Tasmanian Times

The individual has always had to struggle to keep from being overwhelmed by the tribe. If you try it, you will be lonely often, and sometimes frightened. No price is too high for the privilege of owning yourself. ~ Friedrich Nietzsche

The individual has always had to struggle to keep from being overwhelmed by the tribe. If you try it, you will be lonely often, and sometimes frightened. No price is too high for the privilege of owning yourself. ~ Friedrich Nietzsche

Media Release

Labor must show courage in resisting Dutton’s bullying on encryption legislation

Centre Alliance Senator Rex Patrick today condemned Home Affairs Minister Peter Dutton’s attempt to bully the Parliament into passing the Government’s controversial encryption bill without full scrutiny and debate.

“Peter Dutton’s demands that Parliament pass his encryption bill before Christmas, effectively truncating scrutiny and debate, are a crude attempt to twist national security for political advantage,” Senator Patrick said. “The Labor Opposition needs to pluck up the courage and not capitulate to Dutton’s political thuggery.”

“Minister Dutton’s controversial encryption legislation raises very complex questions, not only about countering terrorism and crime, but also the security of internet services that are used by Australians every day.”

“Very serious concerns have been raised by IT companies, security and privacy experts that the Government’s proposals to open backdoors for law enforcement and security agencies will systemically compromise internet security. These concerns must be given full consideration. They cannot be swept under the carpet.”

“If the encryption legislation was the urgent priority the Home Affairs Minister now claims, he should have introduced his Bill into the Parliament months earlier.”

“It is unacceptable that Mr Dutton should be banging on the door of the Parliamentary Joint Committee of Intelligence and Security, demanding that its members truncate their inquiry and rubber stamp his Bill.”

“The highly political and arbitrary nature of Mr Dutton’s bullying is reflected in the fact that in the last Senate sitting, the Government failed to give priority to its own legislation to expedite the call out of the Australian Defence Force in response to terrorist threats and attacks. That Bill enjoys bipartisan support, but the Government couldn’t be bothered to give it priority last week.”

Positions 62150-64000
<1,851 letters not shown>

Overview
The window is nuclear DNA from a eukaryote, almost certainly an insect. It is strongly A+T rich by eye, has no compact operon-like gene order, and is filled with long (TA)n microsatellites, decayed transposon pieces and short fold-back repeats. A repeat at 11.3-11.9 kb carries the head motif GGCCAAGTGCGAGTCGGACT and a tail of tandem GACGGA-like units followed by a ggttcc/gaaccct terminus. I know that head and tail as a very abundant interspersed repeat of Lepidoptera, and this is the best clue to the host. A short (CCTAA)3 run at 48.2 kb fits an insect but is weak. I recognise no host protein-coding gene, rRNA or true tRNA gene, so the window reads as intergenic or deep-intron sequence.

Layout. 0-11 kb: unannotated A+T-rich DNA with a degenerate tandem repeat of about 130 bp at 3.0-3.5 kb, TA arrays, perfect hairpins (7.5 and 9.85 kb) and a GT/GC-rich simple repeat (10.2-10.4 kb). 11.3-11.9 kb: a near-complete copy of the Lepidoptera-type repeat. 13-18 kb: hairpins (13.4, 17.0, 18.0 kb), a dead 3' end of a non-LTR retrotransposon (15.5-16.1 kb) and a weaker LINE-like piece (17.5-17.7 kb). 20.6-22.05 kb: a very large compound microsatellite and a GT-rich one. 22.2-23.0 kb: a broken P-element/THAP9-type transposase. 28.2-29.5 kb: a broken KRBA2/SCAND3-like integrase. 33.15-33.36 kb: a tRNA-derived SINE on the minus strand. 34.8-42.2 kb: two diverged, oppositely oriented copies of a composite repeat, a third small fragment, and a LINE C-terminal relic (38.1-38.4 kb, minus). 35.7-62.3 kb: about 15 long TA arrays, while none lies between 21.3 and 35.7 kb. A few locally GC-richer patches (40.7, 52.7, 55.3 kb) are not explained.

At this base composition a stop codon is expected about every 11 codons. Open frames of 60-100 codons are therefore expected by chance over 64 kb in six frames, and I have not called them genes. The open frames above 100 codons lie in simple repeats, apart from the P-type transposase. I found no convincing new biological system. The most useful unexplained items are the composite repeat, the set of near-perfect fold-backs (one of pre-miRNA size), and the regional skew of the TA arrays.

“It is noteworthy that the Chair and Deputy Chair of the Parliamentary Joint Committee on Intelligence and Security were prompted yesterday to issue a statement emphasising the importance of careful consideration of counter-terrorism legislation ‘to ensure that new powers are proportionate and appropriately balanced with human rights and privacy, and that commensurate oversight and accountability is provided’.”

“Unfortunately, however, the Labor Opposition has not always been very robust in resisting Coalition political demands that complex and controversial national security legislation be rushed without proper debate.”

“In June this year Labor Senators joined with the Government to ram through new espionage, foreign interference and foreign agent registration laws through the Senate in a single day.”

“Labor joined the Government in proclaiming that legislation to be so urgent that only the most truncated debate was allowed. Yet five months later the Coalition Government has not yet implemented its foreign influence transparency scheme, and has given no indication that it will do so before the forthcoming federal election.”

“It would be another betrayal of the Parliament’s vital scrutiny role if Labor again rolls over, and again rubber stamps controversial national security legislation without proper scrutiny and debate.”

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1 Comment

1 Comment

  1. Christopher Eastman-Nagle

    November 23, 2018 at 10:11 pm

    One would think by now that it would have begun to dawn on social libertarians (and commercial ones as well come to think of it, in slightly different contexts) that increasingly regular and serious attacks on our public spaces are stradling us across an increasingly sharp dilemma between national security and the civil liberties we normally enjoy in peacetime.

    You would imagine that they would be having a serious little think about what that means for not just now, but with some attempt at foresight as to how the security challenges need to be met.

    Our social libertarian friends are very glib when it comes to telling ‘the other guy’ about getting out from under business-as-usual. It might not be a bad idea if they took their own advice.

    Our more militant Muslim brothers and sisters, and the increasingly large conservative van that is evolving behind them throughout the world, have a particularly clear vision about the end of western secular business-as-usual.

    If you can’t see this one coming, you are as blindsided as the other guys are about climate change.

    We don’t have to go blundering after Peter Dutton, but it might be a good idea to have a little think about the possible wisdom of what he is saying.

    Next door in Indonesia for instance, the Waleed Alis are well and truly on the retreat, as they in most other places where there are large and majoritarian Muslim communities. Go to Pakistan and say anything untoward about the prophet (peace be upon him) and they will have you on blasphemy charges … and then hang you.

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